The Hard Drive Wars

Western Digital owns the second largest portion of the hard drive market, trailing only Seagate in terms of total number of drives shipped. The company accounts for roughly 21.5% of global hard drive sales, which puts it a long way from either taking the lead from Seagate (34.6%) or losing its seat to third-place Hitachi, which is at 17.2%. These numbers have remained fairly consistent for the past year, and hide what has become a fiercely competitive fight for the most lucrative portions of the market.

Drive Sales

Sales to OEM customers (that is to say, companies which buy large quantities of drives in bulk to put into computers or other devices) tend to be substantially less profitable than packaging drives in attractive boxes and selling them individually to consumers. OEM customers have entire departments devoted to squeezing pennies from manufacturers when negotiating these large buys, whereas a typical end-user has very limited influence over the price they pay for their drives. As the chart shows, both Western Digital and Seagate have dramatically reduced their percentage of sales to the OEM category, and are putting significant effort into expanding their retail presence in the market.

While retail consumers are largely unable to negotiate prices, they are generally more selective than OEMs in terms of the features they want from their drives. This has led to manufacturers focusing on improving the drives they market to end-users, and the resulting benefits in terms of capacity, performance, and feature sets have been obvious.

Western Digital's SE16 Line

Officially designated as being intended for high-performance desktop applications, the SE16 takes WD's mainstream SE line one step further by increasing the drive's cache to 16MB (vs. 8MB in the SE line), and adding WD proprietary technologies like SecurePark and Preemptive Wear Leveling (PWL). The resulting specifications allow for a 20% faster transfer rate (buffer to disk) than similar drives found on Western Digital's SE line, as well as a notable reduction in power consumption. These factors, combined with Western Digital's decision to extend the warranty of all Caviar-class drives purchased after August 1, 2007 to 3 years, gives Western Digital a powerful combination in their continued push for more retail market share.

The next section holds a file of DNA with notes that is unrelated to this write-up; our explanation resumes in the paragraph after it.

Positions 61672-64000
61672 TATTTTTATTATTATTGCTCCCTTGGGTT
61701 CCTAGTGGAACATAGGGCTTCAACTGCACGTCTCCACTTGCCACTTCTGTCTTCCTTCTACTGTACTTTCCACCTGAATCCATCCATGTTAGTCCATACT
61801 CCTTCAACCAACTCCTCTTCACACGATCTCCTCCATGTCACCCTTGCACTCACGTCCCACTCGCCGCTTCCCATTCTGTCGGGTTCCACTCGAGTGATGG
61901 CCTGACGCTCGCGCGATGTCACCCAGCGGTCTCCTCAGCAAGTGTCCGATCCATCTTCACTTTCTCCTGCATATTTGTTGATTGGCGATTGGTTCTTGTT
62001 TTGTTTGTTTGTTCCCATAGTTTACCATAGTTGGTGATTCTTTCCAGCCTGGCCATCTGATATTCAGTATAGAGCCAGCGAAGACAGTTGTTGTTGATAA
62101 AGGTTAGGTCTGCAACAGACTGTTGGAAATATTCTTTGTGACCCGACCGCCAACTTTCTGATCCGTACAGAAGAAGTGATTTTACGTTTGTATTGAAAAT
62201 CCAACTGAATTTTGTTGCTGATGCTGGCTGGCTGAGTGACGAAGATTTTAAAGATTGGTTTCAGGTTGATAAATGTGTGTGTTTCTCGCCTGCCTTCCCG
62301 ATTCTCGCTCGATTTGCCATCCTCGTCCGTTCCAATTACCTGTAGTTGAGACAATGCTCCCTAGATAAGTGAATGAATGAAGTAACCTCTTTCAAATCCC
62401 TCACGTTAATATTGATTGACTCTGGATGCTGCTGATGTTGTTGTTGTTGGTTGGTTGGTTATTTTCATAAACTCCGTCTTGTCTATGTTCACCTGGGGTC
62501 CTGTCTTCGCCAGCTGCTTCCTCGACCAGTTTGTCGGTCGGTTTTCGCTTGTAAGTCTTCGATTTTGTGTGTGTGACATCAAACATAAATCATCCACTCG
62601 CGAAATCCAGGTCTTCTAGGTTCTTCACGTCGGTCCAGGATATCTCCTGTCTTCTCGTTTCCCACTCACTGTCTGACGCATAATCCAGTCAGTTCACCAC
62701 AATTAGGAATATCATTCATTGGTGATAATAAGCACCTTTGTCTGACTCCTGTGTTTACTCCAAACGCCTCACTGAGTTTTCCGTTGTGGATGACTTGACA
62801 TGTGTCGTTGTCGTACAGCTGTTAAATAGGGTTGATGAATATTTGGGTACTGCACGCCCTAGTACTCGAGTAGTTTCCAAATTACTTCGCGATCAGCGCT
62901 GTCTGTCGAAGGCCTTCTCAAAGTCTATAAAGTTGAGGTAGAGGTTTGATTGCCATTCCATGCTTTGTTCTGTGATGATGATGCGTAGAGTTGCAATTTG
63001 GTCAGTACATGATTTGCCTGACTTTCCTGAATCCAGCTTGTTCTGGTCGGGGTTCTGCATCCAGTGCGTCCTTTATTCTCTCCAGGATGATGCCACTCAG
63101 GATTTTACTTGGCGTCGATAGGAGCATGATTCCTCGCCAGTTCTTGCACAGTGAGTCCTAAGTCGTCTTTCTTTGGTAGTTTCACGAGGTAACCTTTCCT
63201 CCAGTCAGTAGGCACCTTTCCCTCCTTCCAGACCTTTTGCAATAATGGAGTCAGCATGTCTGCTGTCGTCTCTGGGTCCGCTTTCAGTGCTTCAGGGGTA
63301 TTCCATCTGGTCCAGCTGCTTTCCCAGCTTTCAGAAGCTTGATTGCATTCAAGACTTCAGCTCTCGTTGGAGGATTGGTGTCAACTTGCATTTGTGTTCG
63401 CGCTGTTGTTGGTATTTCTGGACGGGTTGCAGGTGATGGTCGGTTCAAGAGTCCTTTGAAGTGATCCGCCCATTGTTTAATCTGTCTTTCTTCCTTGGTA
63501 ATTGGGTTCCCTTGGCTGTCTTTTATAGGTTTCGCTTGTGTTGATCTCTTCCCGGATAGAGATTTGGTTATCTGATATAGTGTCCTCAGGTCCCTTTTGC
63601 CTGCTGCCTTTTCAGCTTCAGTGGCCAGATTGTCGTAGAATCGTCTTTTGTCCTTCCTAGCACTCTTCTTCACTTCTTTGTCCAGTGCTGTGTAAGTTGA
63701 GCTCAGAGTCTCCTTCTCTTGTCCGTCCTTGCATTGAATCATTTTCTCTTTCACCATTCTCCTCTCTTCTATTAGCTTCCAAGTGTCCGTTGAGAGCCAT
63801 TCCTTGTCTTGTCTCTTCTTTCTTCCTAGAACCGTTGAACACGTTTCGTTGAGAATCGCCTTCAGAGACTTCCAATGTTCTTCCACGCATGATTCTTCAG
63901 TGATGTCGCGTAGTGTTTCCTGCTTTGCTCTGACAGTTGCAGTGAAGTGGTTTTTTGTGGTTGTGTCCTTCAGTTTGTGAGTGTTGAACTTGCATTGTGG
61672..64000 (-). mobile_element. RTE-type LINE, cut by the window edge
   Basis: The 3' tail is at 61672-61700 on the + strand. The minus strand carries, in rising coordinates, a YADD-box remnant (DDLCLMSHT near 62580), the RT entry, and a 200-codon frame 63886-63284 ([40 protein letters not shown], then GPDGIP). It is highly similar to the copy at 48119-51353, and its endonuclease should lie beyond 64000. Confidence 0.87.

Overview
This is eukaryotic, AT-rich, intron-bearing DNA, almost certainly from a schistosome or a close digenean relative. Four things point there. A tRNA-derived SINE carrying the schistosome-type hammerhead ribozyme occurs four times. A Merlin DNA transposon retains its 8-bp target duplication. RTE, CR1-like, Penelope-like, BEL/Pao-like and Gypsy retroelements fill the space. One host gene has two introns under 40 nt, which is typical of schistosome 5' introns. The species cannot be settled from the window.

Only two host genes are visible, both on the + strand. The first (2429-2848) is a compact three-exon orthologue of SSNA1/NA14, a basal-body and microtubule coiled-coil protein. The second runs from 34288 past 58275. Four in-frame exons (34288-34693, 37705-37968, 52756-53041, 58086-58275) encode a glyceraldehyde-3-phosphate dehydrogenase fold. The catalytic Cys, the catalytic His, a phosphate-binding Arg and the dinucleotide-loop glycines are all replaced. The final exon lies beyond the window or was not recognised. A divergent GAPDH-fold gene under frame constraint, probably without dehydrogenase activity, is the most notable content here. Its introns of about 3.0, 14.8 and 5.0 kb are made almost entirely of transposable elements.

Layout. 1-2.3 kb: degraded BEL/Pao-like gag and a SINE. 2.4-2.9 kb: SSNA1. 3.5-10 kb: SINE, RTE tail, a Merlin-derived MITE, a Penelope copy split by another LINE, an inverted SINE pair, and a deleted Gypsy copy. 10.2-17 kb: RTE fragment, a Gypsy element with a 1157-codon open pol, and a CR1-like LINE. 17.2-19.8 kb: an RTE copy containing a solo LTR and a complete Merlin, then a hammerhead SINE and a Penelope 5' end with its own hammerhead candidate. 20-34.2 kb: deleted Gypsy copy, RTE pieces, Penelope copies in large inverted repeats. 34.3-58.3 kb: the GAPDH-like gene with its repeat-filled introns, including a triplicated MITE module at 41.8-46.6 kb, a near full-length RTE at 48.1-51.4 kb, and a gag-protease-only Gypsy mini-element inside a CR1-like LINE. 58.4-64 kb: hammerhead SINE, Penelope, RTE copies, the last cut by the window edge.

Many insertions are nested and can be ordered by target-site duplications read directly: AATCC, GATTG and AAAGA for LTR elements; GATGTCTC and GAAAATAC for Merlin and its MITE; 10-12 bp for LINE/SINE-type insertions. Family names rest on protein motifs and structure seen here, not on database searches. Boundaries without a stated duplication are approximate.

Drive Specifications
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  • bigpow - Thursday, August 9, 2007 - link

    signs of times..

    when we no longer perceived Made in China as a bad thing, I've been hearing that it's actually preferred over the recent streams of Made in Thailand electronics.

    It happened to Japan & Taiwan before, now most people are happy to see those labels when they buy something.

    And of course, the cool-er things in life are still Made in USA ;)

    -Not that where something is produced has anything to do with the quality.
    Reply
  • Googer - Thursday, August 9, 2007 - link

    I noticed the Western Digital Raptor 150 was missing from this chart:

    http://images.anandtech.com/graphs/wd750_080807108...">http://images.anandtech.com/graphs/wd750_080807108...
    Reply
  • Gary Key - Thursday, August 9, 2007 - link

    I have no idea why, but after hitting our engine update button again, it is there now. :) Reply
  • Googer - Thursday, August 9, 2007 - link

    In your benchmarking, you did not mention the size of the swapfile you have your OS set to use. I am sure it has an effect on application throughput. A static sized file is needed for benchmarking consistency. Reply
  • Gary Key - Thursday, August 9, 2007 - link

    Our standard swapfile is fixed at 2048MB and we clean the prefetch folder after each benchmark run. Reply
  • imaheadcase - Thursday, August 9, 2007 - link

    You can fill a WHS with 6 1TB drives for so cheap it will be great! Acoustics and heat will be a selling point for lots of people what that comes around. Reply
  • yyrkoon - Monday, August 13, 2007 - link

    Heh, have you ever owned a 'Deathstar' ? Many, including myself will never venture down that road again. Reply
  • Martimus - Wednesday, August 15, 2007 - link

    I have avoided IBM drives after mine died on me after only about one year. Of course Hitachi bought them out, but I don't know if they have any better longevity than they used to. Reply
  • strikeback03 - Tuesday, August 14, 2007 - link

    An Emachines computer I bought a few years ago had a Deskstar drive. Other than the anti-static meowing noise, no problems with it for the 3 years I owned it. Reply
  • mostlyprudent - Thursday, August 9, 2007 - link

    I am most impressed at how well the Hitachi 1TB drive continues to sit at the top of so many of the benchmarks.

    Your conclusion stating how well the WD drive does against the Seagate omitted the point raised in the Samsung article recently posted here. That is, Seagate's drive is almost a year older and their new 7200.11 drives are just around the corner.

    Overall, it is impressive to see how tightly grouped these drive are. There seems very little reason to even consider a Raptor anymore.
    Reply

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